Posted at 4:29 PM on July 1, 2011
by Paul Tosto
The state budget impasse put about 22,000 state employees out of work today. They began dealing with the reality of being unemployed and the uncertainty of not knowing when it will end.
MPR News reporter Martin Moylan spoke to several laid off state workers to find out how they're coping with unemployment. Here's his story.
Most state employees seem to have thought a shutdown was inevitable. But they differ widely in their assessments of how long it'll last and how'll they get by if the stalemate goes on for very long.
Debie Tsuchiya of Bloomington was laid off from her job as a health care fraud investigator at the Department of Human Services. She doesn't think the shutdown will last long.
"I'm quite hopeful this is going to resolve in a week. That's my bottom line. So, I'll never get any unemployment."
Despite the shutdown, the state is processing unemployment benefits, but officials say the soonest state employees would receive any payments is the week of July 17.
Still, Tsuchiya will apply for unemployment next week, following a directive to state employees to stagger their applications based on their social security numbers.
The Department of Employment and Economic Development reports a seven-fold increase in applications for jobless benefits compared with last Friday.
There were some complaints that the online application service crashed today. But the Department disputes that.
If the shutdown does drag on, Tsuchiya says she'll be OK.
"I'm close to retirement," she said. "I've got significant savings. I have no children at home. I have a husband who is gainfully employed. I could go a month without a paycheck and still eat and pay the bills."
Tsuchiya worries about younger people with kids. People like Jenny Foster of Hudson, Wisconsin. She was laid off from her job at the Department of Revenue.
For more than month, Foster, her husband and two teen-age two sons have been preparing for a shutdown. Foster's husband still has his job. But she says it'll be hard to get by without her regular paycheck.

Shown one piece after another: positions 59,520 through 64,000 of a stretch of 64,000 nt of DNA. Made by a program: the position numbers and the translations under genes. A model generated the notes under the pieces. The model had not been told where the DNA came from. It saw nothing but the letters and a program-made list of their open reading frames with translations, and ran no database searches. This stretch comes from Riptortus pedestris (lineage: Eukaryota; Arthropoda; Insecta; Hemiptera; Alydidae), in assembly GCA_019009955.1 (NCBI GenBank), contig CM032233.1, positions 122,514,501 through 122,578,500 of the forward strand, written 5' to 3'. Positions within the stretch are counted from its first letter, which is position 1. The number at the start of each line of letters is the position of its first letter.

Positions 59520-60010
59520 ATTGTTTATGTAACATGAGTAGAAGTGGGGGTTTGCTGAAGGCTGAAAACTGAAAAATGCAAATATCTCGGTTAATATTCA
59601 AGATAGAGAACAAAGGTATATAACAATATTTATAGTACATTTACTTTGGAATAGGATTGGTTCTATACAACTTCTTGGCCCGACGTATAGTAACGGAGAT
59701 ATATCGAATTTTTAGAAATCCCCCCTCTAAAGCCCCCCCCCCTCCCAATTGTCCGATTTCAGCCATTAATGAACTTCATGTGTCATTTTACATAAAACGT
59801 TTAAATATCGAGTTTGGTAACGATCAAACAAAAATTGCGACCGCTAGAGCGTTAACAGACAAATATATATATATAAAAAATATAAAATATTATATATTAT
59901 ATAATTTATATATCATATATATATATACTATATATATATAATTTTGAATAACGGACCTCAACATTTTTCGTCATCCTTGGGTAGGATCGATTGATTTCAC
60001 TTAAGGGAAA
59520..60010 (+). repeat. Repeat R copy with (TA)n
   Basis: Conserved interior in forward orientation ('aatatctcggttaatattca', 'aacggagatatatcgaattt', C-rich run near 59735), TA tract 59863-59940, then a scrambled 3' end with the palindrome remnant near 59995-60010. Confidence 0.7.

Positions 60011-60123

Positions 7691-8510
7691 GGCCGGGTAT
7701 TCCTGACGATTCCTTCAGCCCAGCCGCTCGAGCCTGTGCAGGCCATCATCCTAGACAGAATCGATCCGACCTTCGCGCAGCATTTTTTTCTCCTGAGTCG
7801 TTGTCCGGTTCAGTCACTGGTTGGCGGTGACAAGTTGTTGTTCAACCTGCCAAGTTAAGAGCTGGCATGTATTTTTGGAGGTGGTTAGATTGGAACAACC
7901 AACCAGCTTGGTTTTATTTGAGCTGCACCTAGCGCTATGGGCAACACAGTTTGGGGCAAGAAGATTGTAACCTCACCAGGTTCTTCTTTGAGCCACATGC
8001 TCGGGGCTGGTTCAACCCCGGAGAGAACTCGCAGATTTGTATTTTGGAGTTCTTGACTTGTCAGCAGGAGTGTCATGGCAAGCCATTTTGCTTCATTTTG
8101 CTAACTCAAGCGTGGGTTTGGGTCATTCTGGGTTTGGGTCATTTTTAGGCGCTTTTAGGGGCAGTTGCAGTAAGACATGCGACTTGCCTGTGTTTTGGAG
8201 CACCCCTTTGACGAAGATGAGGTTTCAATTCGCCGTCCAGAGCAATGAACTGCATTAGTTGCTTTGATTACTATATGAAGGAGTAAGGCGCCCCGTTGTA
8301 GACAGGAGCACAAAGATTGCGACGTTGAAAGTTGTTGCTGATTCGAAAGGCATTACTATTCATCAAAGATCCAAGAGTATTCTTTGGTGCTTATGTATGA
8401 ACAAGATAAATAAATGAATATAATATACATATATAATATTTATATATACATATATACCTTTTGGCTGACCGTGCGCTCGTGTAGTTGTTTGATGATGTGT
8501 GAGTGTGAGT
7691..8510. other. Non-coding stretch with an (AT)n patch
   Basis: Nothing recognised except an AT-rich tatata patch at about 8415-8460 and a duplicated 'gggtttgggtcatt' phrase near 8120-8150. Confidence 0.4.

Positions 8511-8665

"The loss of my wages when it's well over $600, $700 a month, that's a lot of money," she said. "You know, which bill are we going to able to pay or not pay or delay."
Foster says the shutdown will throttle back their plans for the fourth. There'll be no money for fireworks and other frills.
"With it being a holiday you know the kids want to go do stuff," she said. "Luckily my mother-in has a cabin we can go but we're not going to go spend money to do other fun things. We can't right now."
Laid-off employees are supposed to look for other work as a condition of receiving jobless benefits. And that's what Mark Fischer of White Bear Lake is doing. Fischer was laid off from his job job running the mail room at the DNR's main office in St. Paul.
He says things are going to be tight for him and his wife, Julie, if the shutdown goes on for very long. His wife won't return to her job as a school aide until the fall.
So, Fischer is trying get more money out of his moonlighting gig at the B-Dale Club in Roseville.
"I'm picking up some extra hours at the bar," he said. "And hoping they resolve this issue quickly. Get it done. Get us back to us back to work."
Fischer expected the shutdown would happen, given how the governor and Republican-controlled legislature had dug in their heels. But Fischer believes they'll soon be more open to compromise.
Today's seven-fold increase in applications for unemployment benefits came from people like Stacy Miller of St. Paul. She was laid of from her job at the Department of Commerce, where she works to promote energy efficiency and renewable energy.
Miller got her unemployment application in at 7 this morning, without any of the trouble others complained of.
Applications for unemployment benefits can be completed over the phone or via the Internet. After a one-week waiting period, unemployed workers are eligible to collect 50 percent of their pay, up to a maximum of $578.
Miller is heading to Ohio to spend the fourth with her mother. She plans to write --and read up on industry news. She's looking forward to getting back to work but there's a lot of uncertainty about when that'll be. She says the guessing around her office runs from one to eight weeks --or more.